You probably know that Maureen Dowd has been All Riled Up for months because she doesn’t know any men who want to marry her. And no, it’s not because she writes airhead columns like this one conferring “absolute” moral authority on antiwar has-been Cindy Sheehan. It’s because, as Dowd insists, smart men just don’t want to have anything to do with smart women like…Maureen Dowd:

” I’d been noticing a trend along these lines, as famous and powerful men took up with the young women whose job it was to tend to them and care for them in some way: their secretaries, assistants, nannies, caterers, flight attendants, researchers and fact-checkers.

“Women in staff support are the new sirens because, as a guy I know put it, they look upon the men they work for as ‘the moon, the sun and the stars.’ It’s all about orbiting, serving and salaaming their Sun Gods.”

When Dowd wrote the above plaint last year, concluding that brains and achievement were the kiss of death on the marriage market. One reason was that studies like this one were floating around:

“Men would rather marry their secretaries than their bosses, and evolution may be to blame,” psychology researchers at the University of Michigan reported last week.

“The study, in which college undergraduates were asked to make hypothetical choices, suggests that men in search of long-term relationships prefer to marry women in subordinate jobs rather than women who are supervisors, said Dr. Stephanie Brown, a social psychologist at the University of Michigan’s Institute for Social Research and the report’s lead author.”

That sounds depressing. But then, Christine D. Whelan, who’s one smart woman (B.A. from Princeton, doctorate from Oxford), asked the obvious question: What do the fantasies of 20-year college guys have to do with the actual behavior of those same guys when they grow up, graduate, get good jobs, and start looking around for potential wives? So she commissioned her own survey, based on marriage patterns collected by the U.S. Census Bureau.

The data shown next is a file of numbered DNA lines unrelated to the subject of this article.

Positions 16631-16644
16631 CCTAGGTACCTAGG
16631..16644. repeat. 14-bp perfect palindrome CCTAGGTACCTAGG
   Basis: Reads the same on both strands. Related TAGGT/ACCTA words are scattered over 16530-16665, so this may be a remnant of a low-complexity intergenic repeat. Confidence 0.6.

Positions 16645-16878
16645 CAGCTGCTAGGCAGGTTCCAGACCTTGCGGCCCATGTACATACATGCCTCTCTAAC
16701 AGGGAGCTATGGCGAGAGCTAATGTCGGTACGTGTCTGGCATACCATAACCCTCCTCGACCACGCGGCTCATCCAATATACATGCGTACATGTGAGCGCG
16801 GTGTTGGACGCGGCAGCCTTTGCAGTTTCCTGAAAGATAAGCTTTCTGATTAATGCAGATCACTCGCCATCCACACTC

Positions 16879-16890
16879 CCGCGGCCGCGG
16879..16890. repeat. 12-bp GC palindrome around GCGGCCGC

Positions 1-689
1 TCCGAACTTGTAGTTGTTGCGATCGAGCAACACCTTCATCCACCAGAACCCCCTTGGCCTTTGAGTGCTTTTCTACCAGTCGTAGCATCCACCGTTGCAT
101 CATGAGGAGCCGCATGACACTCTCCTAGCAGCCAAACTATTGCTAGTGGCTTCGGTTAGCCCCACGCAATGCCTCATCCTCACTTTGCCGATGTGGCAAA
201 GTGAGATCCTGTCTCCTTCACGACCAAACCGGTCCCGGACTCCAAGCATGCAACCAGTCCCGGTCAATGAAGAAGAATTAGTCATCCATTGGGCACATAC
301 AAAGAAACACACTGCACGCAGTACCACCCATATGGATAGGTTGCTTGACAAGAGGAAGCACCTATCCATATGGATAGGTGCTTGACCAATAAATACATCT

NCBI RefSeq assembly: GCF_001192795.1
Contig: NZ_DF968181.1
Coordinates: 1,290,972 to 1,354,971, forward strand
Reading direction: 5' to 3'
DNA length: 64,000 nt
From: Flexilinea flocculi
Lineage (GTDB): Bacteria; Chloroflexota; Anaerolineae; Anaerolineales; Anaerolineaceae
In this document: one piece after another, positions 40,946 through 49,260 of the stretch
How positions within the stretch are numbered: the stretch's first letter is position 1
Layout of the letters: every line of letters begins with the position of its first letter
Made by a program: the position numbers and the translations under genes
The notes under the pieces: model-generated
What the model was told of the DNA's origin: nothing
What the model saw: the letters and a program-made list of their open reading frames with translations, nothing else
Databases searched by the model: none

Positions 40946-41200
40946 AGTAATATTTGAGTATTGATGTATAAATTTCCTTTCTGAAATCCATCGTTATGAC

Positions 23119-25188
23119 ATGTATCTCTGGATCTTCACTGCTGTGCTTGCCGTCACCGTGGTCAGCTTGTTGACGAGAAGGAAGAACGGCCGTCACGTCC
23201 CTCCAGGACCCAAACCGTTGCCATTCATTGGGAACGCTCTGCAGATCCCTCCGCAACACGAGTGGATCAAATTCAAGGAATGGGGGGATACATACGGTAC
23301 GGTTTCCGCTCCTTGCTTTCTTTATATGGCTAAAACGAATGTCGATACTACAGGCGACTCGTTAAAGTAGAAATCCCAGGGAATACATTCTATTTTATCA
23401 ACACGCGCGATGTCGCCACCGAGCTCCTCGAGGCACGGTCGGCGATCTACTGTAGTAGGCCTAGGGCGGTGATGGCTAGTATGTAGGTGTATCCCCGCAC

And guess what! Here’s what she found:

“Smart, successful women marry at the same rates as all other women, and once married, they have children at the same rates as well. This is the good news for SWANS (Strong Women Achievers, No Spouse) in my book, Why Smart Men Marry Smart Women.

“For single women in their 30s, higher education may even be a bonus in the marriage market. According to 2005 Current Population Survey data-a nationally representative survey of 60,000 households commissioned yearly by the Bureau of Labor Statistics-there’s 75% chance that a never-married 30-year-old woman with an advanced degree will be a bride, compared with a 66% chance that a 30-year-old with a college degree or less will marry.

“Among married women who earn more than $50,000 per year and/or have a graduate degree, 78% have kids by age 36 to 40. That’s exactly the same percentage as all other married women who work full time. Having a career or education isn’t standing in the way.

“And men are more attracted to SWANS: According to a nationally representative 2006 Harris Interactive study, 71% of high-earning or graduate-educated men said a woman’s career or educational success makes her more desirable as a wife, 68% report that smart women make better mothers and 90% of high-achieving men say they want to marry – or are already married to – a woman who is as or more intelligent than they are.”

Isn’t that great? That’s why we at the IWF are hosting a reading by Whelan tomorrow evening from her new book, “Why Smart Men Marry Smart Women,” which details all these conclusions. The location: Heldreth Building ballroom, 1319 18th St. N.W., Washington, D.C. 20036. The time: wine and cheese at 5, reading at 5:30, signings and more wine and cheese at 6. Yours truly will be live-blogging. 

Whelan, by the way, is living proof of her own statistics: at age 29, she’s got a very smart fiance. So, Maureen, maybe it’s not men after all–maybe it’s you.